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Why did BA’s systems go down?

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It’s still not clear exactly what caused British Airways’ massive IT system failure that grounded all of the airline’s flights over the weekend. But some fingers are pointing to recent decisions to outsource some key IT functions.
As of yesterday afternoon, most of BA’s systems were back up and running, and flights were leaving Heathrow and Gatwick airports in the UK.
Alex Cruz, CEO of BA, told customers: “Many of our IT systems are back up today and my colleagues across the airline are working very hard to build back our flight programme and get as many of our customers as possible away on their travels.
“At Gatwick, we are running a near-full operation, though some flights may be subject to delay. At Heathrow, we plan to fly all our long-haul services – but the knock-on effects of yesterday’s disruption will lead to delays.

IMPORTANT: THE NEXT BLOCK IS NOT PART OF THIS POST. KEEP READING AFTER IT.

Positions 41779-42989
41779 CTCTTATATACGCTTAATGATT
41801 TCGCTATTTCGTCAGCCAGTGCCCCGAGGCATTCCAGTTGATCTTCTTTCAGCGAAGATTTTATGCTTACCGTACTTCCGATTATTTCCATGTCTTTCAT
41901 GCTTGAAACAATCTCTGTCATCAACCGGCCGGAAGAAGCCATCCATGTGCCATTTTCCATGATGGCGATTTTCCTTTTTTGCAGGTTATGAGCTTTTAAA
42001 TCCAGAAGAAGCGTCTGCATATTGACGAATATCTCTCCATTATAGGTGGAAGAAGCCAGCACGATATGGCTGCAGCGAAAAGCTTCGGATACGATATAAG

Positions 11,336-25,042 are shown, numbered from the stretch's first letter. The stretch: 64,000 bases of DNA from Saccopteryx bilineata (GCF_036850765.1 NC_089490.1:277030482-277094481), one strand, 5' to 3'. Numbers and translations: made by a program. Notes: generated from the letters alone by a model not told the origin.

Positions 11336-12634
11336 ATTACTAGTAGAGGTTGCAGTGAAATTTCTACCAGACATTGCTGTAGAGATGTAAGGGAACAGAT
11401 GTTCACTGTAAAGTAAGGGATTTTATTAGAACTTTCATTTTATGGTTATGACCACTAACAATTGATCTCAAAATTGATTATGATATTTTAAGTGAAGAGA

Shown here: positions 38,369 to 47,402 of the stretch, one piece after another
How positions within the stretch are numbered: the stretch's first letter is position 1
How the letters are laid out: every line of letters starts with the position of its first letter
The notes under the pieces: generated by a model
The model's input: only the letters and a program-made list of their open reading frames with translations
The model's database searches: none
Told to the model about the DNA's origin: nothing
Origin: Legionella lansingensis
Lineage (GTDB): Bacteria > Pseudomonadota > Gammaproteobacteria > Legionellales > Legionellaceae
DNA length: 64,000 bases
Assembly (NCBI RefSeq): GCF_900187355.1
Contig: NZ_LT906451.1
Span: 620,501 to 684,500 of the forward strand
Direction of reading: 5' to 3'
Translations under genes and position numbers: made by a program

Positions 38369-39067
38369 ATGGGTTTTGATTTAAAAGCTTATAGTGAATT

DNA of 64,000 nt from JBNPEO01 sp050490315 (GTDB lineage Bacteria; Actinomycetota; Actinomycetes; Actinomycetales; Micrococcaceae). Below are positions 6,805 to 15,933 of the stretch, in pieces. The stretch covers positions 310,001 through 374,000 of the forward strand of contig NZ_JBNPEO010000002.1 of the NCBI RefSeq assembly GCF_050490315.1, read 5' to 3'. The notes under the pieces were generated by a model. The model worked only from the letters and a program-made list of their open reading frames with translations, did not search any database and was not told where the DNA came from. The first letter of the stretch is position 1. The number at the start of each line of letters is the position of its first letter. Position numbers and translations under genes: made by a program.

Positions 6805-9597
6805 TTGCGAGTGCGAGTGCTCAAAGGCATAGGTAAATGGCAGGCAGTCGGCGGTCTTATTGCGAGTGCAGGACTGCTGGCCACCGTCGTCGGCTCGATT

“That is also true for our short-haul operation, and there are some short-haul cancellations I know this has been a horrible time for customers.”
The IT failure was blamed for flights being cancelled, a situation that was exacerbated because the airline’s contact centre was badly affected by the outage as well.
BA’s IT systems are located in two data centres housing about 500 cabinets.
About one year ago, the airline decided to outsource some IT functions to Tata Consulting Services (TCS), making about 200 people in it application delivery team redundant. The move was expected to shave about 30% off IT operating costs.
Plans are also apparently underway to move more IT jobs offshore, affecting as many as 900 IT personnel.
The latest outage is not the first time this year BA has experienced IT issues. In April, its web site was offline for more than eight hours.